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Never Eat Alone: And Other Secrets to Success, One Relationship at a Time Audio CD – Aug 1 2005


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Product Details

  • Audio CD
  • Publisher: Recorded Books (Aug. 1 2005)
  • Language: English
  • ISBN-10: 1419359827
  • ISBN-13: 978-1419359828
  • Product Dimensions: 14.8 x 13.3 x 3.9 cm
  • Shipping Weight: 295 g
  • Average Customer Review: 4.7 out of 5 stars  See all reviews (7 customer reviews)
  • Amazon Bestsellers Rank: #647,024 in Books (See Top 100 in Books)

Product Description

From Publishers Weekly

The youngest partner in Deloitte Consulting's history and founder of the consulting company Ferrazzi Greenlight, the author quickly aims in this useful volume to distinguish his networking techniques from generic handshakes and business cards tossed like confetti. At conferences, Ferrazzi practices what he calls the "deep bump" - a "fast and meaningful" slice of intimacy that reveals his uniqueness to interlocutors and quickly forges the kind of emotional connection through which trust, and lots of business, can soon follow. That bump distinguishes this book from so many others that stress networking; writing with Fortune Small Business editor Raz, Ferrazzi creates a real relationship with readers. Ferrazzi may overstate his case somewhat when he says, "People who instinctively establish a strong network of relationships have always created great businesses," but his clear and well-articulated steps for getting access, getting close and staying close make for a substantial leg up. Each of 31 short chapters highlights a specific technique or concept, from "Warming the Cold Call" and "Managing the Gatekeeper" to following up, making small talk, "pinging" (or sending "quick, casual" greetings) and defining oneself to the point where one's missives become "the e-mail you always read because of who it's from." In addition to variations on the theme of hard work, Ferrazzi offers counterintuitive perspectives that ring true: "vulnerability... is one of the most underappreciated assets in business today"; "too many people confuse secrecy with importance." No one will confuse this book with its competitors.
Copyright © Reed Business Information, a division of Reed Elsevier Inc. All rights reserved. --This text refers to the Hardcover edition.

From Booklist

Ferrazzi grew up in rural Pennsylvania, the son of a steelworker and a cleaning lady, yet his ability to connect with others led to a scholarship at Yale, a Harvard MBA, and a prestigious partnership at Deloitte Consulting. His skills at creating and maintaining a network of contacts are nothing short of those of a serious presidential contender. All business hopefuls seek to enter a sphere of players more powerful than themselves, and Ferrazzi says that sometimes all it takes is asking. The book is dense with suggestions. Seek out mentors to guide you and introduce you to the people you need to know and then become a mentor yourself. Use your initial conversation to show the other person what you have to offer them, and never keep score. Make others feel important by remembering their names and birthdays. And don't be afraid to open up and show vulnerability--it's a great icebreaker. Ferrazzi presents a whirlwind of ideas to widen your circle of contacts that goes way beyond the usual stale concepts of "networking." David Siegfried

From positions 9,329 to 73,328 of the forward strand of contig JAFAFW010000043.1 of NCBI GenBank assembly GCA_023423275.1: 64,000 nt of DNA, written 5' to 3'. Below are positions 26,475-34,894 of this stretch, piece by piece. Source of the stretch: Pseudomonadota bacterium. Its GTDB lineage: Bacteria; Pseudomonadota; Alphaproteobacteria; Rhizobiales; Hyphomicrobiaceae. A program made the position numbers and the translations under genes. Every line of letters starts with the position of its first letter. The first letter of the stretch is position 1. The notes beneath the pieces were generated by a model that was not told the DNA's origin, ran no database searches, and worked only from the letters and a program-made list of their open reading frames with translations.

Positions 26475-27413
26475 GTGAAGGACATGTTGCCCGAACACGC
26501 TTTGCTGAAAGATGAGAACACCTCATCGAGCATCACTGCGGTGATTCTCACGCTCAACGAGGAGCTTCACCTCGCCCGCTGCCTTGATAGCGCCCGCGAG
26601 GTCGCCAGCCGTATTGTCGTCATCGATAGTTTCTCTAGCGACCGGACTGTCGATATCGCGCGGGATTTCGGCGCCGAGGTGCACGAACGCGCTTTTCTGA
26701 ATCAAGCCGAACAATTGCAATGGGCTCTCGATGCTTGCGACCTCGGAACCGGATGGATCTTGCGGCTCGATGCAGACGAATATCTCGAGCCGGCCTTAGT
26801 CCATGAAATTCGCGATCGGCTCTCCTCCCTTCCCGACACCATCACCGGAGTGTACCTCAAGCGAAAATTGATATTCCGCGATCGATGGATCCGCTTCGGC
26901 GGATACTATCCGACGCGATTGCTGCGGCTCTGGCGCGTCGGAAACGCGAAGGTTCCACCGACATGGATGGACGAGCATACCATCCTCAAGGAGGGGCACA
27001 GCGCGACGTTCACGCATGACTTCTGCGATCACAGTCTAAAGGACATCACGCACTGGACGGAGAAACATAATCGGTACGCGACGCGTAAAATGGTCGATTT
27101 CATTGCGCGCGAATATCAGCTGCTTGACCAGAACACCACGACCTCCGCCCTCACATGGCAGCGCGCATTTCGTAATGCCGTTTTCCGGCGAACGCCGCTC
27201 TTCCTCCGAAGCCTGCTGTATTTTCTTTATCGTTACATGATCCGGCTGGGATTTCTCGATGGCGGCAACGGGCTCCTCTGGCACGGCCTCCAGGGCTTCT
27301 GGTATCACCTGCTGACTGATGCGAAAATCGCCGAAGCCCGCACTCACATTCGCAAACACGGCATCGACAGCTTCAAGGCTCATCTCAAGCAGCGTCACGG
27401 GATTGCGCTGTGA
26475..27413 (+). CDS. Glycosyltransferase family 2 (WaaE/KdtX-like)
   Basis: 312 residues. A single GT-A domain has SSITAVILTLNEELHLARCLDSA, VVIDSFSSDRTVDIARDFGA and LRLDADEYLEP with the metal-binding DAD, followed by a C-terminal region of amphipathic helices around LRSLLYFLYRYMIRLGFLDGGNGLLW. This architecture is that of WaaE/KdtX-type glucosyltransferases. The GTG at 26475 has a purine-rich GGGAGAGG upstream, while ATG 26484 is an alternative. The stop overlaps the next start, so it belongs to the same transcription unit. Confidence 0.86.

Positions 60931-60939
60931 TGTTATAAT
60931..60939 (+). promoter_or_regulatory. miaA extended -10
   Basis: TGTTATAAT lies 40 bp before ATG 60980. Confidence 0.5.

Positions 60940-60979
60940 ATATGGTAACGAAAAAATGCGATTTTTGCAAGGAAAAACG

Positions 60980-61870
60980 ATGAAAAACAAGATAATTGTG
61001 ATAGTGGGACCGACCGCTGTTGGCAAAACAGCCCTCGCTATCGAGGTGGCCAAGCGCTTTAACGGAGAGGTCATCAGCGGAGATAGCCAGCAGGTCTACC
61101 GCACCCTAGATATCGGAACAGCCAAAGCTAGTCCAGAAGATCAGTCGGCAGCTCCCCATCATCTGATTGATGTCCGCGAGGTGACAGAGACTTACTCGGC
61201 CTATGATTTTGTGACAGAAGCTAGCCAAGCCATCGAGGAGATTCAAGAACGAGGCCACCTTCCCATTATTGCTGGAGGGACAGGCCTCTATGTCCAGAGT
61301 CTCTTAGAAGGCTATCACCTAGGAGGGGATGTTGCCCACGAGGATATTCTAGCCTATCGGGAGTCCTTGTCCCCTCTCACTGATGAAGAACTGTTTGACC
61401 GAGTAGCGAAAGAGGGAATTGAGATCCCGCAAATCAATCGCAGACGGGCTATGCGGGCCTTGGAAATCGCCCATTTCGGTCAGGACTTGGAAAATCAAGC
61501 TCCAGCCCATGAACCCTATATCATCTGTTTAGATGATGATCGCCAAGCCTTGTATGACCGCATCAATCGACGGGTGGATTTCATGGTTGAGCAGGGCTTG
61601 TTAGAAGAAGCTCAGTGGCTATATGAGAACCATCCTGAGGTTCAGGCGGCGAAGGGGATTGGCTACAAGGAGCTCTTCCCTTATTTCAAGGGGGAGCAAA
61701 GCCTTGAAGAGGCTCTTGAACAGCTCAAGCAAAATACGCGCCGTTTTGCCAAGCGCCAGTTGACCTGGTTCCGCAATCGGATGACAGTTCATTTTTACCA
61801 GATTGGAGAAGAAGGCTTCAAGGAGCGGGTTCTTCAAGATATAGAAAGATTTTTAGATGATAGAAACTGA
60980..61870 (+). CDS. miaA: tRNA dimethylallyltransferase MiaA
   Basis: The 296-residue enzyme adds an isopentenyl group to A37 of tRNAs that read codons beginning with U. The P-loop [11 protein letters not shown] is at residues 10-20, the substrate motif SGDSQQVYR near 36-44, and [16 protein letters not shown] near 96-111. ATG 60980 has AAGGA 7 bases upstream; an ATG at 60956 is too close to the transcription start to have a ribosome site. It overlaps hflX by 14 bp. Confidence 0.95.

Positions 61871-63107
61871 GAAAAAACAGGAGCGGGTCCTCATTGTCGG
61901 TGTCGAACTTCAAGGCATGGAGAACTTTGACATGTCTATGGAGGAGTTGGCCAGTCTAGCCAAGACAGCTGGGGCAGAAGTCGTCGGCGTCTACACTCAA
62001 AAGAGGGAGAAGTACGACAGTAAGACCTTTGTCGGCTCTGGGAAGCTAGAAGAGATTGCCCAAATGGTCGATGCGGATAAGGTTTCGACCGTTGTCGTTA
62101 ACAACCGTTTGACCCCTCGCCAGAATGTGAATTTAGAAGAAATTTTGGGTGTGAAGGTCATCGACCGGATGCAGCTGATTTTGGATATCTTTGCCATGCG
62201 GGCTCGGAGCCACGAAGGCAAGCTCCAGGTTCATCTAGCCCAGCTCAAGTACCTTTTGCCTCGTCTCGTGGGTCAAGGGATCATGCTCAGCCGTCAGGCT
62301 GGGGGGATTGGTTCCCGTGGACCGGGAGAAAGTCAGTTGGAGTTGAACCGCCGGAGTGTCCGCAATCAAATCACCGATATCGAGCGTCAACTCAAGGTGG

Copyright © American Library Association. All rights reserved --This text refers to the Hardcover edition.

Customer Reviews

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8 of 8 people found the following review helpful By Daniel Armishaw on Aug. 10 2007
Format: Hardcover
Ferrazzi's discussion of establishing a lifestyle of connecting with others is the benchmark by which other discussions of networking should be measured. Too many people think of networking has something you do frantically when you discover that you are out of work and are admonished to pursue the "hidden job market". As Ferrazzi explains, the time to connect is long before you recognize a specific need. In the future loyalties will be to social networks and not to employers.

The author's credibility in writing on the subject is very high as he draws extensively from personal experience in illustrating his principles. Initially I was a little uncertain as to the relevance for me of some of his experiences such as hosting dinner parties with well-known public figures. However, as I reread the book a second and third time over the last few months, I can see that he is a mentor on my bookshelf that I will continue to revisit as I expand my connecting skills and the personal relevance of these stories and guidelines increases.